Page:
Setup: Drafts on iOS with Working Copy

Setup: Drafts on iOS with Working Copy

NOTE:
This does not cover git basics!

NOTE:
I do own the subscriptions both to Draft and Working Copy.
It is hard from me to evaluate if both are necessary.
But I would strongly suggest your support of these two amazing developers and their great applications.

Versions:

  • Drafts: latest / v24.1
  • Working Copy: latest / v4.4.7

Drafts File Structure

Drafts has, in addition to its local storage, an iCloud folder.
As in my setup with iOS and macOS devices I only use iCloud.

Working Copy Setup Synced Folder

  • Preparation:

    • Install or update Drafts
    • Sync / Download all files in the Drafts iCloud folder
    • Install or update Working Copy
    • Go Online
  • Setup:

    • Open Working Copy
    • Go to the root folder or into the folder you want to put the synced Drafts Files
    • Add a synced folder and name it to your liking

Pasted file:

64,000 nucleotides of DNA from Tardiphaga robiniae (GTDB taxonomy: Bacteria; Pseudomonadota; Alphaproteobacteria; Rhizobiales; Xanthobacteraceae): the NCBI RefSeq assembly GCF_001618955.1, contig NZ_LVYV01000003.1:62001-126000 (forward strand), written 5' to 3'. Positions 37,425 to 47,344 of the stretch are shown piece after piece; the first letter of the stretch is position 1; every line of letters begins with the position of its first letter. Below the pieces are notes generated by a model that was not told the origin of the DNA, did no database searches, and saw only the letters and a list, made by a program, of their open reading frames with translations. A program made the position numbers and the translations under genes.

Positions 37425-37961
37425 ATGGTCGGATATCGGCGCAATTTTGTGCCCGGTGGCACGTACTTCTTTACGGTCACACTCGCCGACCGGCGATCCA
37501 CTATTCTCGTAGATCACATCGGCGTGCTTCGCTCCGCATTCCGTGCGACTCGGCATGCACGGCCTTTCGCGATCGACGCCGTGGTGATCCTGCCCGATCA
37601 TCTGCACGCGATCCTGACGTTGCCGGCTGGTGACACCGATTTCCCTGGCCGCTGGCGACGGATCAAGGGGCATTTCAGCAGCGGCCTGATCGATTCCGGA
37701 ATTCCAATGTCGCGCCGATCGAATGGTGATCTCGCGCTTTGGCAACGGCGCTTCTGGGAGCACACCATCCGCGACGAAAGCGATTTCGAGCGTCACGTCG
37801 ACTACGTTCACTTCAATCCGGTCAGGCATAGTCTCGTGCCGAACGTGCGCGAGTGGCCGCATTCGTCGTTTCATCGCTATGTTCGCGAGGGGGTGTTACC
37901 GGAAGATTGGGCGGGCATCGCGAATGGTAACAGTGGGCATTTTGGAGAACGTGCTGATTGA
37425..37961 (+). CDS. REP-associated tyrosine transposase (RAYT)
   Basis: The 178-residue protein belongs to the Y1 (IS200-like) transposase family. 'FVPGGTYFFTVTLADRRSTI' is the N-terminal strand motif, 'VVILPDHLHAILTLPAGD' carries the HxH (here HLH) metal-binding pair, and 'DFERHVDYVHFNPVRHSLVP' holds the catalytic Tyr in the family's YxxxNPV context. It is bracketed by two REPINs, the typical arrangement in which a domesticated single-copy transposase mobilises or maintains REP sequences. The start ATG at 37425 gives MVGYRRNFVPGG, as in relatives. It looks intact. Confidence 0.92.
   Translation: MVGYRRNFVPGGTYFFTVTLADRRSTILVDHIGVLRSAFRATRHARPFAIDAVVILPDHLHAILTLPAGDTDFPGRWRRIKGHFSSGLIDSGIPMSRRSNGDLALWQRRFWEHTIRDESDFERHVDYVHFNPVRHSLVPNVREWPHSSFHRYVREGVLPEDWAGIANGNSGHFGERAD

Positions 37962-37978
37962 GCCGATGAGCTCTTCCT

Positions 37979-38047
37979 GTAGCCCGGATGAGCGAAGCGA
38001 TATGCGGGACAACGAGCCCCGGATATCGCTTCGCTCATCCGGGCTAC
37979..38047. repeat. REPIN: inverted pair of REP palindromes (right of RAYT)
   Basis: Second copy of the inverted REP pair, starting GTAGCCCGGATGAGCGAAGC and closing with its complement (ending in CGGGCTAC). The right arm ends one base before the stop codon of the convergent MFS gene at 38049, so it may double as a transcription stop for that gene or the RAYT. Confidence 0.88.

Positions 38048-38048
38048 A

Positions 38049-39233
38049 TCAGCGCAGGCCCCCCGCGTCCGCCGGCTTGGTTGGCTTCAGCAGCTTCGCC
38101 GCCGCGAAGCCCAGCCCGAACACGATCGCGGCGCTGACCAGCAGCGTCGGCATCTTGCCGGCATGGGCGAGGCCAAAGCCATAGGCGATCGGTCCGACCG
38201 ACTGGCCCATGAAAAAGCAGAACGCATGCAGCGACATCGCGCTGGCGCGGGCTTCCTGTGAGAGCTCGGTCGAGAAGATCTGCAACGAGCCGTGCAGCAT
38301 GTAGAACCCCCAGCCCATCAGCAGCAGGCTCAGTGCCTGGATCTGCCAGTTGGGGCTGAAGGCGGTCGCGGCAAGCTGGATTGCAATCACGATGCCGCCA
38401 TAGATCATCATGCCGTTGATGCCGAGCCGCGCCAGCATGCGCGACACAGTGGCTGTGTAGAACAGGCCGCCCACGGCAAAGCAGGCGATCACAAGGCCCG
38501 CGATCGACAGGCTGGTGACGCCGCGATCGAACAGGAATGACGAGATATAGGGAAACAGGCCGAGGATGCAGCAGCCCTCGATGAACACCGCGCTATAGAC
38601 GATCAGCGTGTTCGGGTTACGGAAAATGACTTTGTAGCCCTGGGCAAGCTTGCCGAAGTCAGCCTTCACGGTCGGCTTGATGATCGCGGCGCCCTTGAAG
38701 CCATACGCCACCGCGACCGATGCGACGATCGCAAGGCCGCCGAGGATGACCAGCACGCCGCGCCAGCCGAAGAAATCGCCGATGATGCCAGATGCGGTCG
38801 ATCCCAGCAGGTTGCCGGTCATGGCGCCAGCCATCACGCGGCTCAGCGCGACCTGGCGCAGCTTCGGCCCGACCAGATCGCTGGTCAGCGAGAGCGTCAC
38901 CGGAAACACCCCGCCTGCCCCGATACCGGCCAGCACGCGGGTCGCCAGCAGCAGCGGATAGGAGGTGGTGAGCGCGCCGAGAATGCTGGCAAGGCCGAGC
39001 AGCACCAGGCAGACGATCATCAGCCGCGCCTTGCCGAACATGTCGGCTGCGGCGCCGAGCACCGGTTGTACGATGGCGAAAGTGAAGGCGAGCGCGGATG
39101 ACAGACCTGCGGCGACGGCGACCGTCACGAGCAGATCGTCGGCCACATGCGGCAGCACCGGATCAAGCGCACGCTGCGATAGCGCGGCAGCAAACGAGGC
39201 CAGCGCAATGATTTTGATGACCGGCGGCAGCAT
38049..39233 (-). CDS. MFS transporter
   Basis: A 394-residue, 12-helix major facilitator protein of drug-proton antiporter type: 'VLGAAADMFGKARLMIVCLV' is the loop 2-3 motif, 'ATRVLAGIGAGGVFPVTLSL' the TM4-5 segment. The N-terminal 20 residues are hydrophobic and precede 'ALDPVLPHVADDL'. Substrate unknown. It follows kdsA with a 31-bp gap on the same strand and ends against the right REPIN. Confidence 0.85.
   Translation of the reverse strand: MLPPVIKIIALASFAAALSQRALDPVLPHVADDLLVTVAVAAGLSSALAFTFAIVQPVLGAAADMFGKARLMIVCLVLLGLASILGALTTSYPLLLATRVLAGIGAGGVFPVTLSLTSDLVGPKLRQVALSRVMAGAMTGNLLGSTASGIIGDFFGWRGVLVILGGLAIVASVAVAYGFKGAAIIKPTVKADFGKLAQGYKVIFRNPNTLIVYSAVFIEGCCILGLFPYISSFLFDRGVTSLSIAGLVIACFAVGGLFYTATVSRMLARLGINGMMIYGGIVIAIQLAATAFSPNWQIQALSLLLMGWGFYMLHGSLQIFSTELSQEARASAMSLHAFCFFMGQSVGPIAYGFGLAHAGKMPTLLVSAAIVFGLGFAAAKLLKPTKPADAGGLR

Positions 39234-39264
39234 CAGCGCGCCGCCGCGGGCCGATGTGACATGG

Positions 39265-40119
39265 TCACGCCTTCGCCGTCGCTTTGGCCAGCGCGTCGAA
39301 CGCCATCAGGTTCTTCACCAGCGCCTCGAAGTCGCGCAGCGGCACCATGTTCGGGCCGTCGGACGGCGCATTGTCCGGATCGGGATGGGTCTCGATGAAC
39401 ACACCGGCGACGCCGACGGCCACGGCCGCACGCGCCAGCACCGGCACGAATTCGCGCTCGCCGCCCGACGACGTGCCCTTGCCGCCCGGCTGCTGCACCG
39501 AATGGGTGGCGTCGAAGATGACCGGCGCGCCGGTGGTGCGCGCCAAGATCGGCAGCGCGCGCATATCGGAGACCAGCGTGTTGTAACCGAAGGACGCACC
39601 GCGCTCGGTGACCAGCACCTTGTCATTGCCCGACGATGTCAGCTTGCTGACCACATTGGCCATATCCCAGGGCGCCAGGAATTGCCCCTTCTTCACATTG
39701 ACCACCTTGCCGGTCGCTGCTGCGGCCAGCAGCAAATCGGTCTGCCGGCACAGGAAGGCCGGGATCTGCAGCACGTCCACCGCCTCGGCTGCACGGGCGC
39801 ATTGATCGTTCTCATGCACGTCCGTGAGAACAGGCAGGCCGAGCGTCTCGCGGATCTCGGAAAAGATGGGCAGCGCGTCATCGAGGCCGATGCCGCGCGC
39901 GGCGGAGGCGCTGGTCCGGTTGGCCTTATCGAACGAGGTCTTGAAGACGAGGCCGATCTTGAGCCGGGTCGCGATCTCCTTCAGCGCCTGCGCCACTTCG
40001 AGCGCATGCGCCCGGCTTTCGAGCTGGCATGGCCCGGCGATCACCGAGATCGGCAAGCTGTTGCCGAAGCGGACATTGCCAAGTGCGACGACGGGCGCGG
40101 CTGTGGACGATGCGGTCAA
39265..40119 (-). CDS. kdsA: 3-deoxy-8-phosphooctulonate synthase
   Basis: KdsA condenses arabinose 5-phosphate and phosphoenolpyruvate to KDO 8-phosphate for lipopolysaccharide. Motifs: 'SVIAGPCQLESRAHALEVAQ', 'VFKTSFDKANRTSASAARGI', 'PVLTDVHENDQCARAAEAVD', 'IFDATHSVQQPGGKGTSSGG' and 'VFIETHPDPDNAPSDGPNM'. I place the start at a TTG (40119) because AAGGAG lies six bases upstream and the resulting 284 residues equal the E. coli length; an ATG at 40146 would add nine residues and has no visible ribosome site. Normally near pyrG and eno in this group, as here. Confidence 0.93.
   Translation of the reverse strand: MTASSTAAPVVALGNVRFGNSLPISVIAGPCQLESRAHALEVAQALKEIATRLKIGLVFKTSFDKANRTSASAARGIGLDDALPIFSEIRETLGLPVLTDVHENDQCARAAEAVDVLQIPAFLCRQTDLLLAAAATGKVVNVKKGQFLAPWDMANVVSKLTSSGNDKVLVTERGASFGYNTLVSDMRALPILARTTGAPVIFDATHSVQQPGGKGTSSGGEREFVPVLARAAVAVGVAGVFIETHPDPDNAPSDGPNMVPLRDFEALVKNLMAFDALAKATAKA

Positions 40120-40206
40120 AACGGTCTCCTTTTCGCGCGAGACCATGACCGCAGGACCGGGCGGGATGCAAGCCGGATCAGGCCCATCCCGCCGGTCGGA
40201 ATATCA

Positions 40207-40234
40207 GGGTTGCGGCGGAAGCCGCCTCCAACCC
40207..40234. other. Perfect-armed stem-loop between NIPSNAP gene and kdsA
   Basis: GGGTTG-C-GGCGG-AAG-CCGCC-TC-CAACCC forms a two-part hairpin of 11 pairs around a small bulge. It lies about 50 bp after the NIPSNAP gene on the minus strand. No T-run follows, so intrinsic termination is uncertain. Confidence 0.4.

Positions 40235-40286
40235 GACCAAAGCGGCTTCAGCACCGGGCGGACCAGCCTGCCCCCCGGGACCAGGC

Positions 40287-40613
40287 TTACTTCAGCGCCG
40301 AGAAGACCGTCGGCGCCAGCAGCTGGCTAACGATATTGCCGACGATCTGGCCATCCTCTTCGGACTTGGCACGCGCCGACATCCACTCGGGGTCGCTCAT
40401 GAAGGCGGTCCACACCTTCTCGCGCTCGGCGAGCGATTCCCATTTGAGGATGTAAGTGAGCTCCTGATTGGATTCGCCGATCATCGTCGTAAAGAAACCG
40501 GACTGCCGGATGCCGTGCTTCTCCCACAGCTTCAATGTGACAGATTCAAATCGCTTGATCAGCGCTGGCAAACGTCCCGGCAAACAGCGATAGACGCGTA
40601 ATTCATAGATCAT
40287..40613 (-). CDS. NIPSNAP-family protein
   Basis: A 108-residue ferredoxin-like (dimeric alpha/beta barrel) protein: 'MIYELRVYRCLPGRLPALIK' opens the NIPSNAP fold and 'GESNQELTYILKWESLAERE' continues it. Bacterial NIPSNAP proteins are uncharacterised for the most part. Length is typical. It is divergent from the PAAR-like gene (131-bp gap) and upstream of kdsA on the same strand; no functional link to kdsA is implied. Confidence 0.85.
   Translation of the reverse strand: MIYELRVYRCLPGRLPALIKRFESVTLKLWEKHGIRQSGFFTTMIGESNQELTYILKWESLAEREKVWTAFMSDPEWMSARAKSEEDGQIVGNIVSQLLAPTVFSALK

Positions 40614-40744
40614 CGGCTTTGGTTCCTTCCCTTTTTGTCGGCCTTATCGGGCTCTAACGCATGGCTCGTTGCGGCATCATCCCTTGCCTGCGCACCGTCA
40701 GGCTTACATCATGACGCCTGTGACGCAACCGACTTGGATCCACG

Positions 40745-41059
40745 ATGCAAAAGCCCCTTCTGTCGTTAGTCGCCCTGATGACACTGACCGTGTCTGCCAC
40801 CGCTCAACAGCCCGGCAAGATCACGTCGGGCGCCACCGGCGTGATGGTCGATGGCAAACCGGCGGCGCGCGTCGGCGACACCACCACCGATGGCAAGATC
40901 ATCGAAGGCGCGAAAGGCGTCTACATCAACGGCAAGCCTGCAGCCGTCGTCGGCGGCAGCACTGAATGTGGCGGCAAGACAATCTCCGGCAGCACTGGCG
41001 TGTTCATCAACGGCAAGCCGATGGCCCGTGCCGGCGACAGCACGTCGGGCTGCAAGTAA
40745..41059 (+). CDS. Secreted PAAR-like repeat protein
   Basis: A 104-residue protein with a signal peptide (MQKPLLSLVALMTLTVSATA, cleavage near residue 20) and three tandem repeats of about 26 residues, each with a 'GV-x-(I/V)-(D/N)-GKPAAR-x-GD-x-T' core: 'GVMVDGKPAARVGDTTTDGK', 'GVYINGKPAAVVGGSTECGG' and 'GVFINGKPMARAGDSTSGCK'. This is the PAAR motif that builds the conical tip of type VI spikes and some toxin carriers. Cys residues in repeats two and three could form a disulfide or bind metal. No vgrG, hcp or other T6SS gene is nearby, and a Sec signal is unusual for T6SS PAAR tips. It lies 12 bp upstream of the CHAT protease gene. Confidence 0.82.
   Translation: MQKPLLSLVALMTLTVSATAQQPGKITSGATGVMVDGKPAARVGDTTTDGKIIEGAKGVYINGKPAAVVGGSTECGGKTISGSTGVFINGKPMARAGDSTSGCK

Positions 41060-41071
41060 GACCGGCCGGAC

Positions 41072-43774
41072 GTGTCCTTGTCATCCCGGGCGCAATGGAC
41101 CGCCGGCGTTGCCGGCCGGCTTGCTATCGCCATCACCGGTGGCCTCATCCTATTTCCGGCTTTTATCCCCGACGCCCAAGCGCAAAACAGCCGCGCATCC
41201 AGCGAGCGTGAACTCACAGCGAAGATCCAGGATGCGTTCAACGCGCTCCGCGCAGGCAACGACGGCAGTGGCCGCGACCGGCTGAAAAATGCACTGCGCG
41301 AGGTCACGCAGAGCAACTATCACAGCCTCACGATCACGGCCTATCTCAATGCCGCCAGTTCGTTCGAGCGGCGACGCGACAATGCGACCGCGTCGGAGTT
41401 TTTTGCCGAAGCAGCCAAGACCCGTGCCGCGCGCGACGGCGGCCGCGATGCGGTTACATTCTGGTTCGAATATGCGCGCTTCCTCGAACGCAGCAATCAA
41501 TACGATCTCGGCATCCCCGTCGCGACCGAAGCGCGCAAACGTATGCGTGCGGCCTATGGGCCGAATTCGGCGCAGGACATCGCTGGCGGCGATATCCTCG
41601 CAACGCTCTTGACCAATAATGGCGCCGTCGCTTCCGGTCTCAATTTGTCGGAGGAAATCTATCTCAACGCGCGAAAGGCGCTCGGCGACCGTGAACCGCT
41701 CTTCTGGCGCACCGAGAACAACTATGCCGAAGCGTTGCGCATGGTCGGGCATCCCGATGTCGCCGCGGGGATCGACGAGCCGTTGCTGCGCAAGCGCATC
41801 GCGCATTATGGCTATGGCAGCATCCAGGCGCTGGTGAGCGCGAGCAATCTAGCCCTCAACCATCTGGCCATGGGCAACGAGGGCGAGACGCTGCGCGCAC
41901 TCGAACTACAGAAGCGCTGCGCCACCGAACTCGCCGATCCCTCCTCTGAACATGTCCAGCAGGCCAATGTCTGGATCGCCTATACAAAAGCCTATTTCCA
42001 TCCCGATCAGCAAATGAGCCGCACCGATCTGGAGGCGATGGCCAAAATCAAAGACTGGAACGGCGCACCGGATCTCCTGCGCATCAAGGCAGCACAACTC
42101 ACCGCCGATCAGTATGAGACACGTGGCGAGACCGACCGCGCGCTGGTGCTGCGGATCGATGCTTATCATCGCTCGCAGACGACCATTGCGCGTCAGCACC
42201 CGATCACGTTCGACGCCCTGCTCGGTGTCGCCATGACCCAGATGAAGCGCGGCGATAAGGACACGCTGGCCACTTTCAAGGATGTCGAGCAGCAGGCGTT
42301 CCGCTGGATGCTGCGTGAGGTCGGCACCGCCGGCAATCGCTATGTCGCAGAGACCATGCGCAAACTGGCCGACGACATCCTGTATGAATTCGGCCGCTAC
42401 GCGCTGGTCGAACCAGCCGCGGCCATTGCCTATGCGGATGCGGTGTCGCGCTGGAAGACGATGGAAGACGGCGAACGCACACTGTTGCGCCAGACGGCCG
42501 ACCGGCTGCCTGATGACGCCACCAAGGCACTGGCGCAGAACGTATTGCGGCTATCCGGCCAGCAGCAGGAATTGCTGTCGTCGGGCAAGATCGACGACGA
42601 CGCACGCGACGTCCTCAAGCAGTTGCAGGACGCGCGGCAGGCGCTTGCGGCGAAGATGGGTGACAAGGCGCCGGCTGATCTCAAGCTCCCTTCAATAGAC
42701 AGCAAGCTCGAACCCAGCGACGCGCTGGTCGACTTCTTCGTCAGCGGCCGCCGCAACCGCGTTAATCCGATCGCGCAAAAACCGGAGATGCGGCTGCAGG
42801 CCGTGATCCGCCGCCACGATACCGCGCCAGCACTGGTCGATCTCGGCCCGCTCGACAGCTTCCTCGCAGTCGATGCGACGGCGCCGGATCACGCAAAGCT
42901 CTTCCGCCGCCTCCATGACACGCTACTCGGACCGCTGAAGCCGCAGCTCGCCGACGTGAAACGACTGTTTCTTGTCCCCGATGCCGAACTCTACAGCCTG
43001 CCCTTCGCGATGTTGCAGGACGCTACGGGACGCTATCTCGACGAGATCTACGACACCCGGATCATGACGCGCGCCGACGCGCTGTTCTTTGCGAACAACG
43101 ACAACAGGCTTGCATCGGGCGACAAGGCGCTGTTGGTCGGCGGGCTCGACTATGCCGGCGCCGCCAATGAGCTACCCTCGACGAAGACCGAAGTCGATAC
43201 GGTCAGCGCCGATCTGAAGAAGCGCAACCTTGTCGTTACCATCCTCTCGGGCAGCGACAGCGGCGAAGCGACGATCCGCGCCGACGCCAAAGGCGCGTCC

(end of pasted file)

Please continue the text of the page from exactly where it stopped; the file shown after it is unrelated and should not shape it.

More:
• Start the syncing of the files and folders
    • Commit files (for example setup, first setup)
    • OPTIONAL: Add remote for repository
    • REPEAT this on your other iOS devices
  • Test:

    • Add a file from Files App
    • Add a file from Drafts App
    • Add a file from Working Copy App
    • Use your different devices to check it

Many thanks. This has gotten me thinking about actions that can take advantage of Working Copy’s extensive automation to e.g. automatically commit a Draft to a specific repo. The tricky design point is what repo / folder to associate a given draft with - maybe a folder per workspace would work.

I’ve actually done a truly staggering amount of work with this over the last few months, :slight_smile: and there’s definitely a blog post coming sometime once I sort a few of the ways I do things out a bit more, but here’s a few experiences.

First, if you do a lot of this, you’re better off to write a shortcut that you run periodically, in my case daily, to process the Drafts. I found it really irritating jumping back and forwards between Drafts and Shortcuts every time I needed to update something.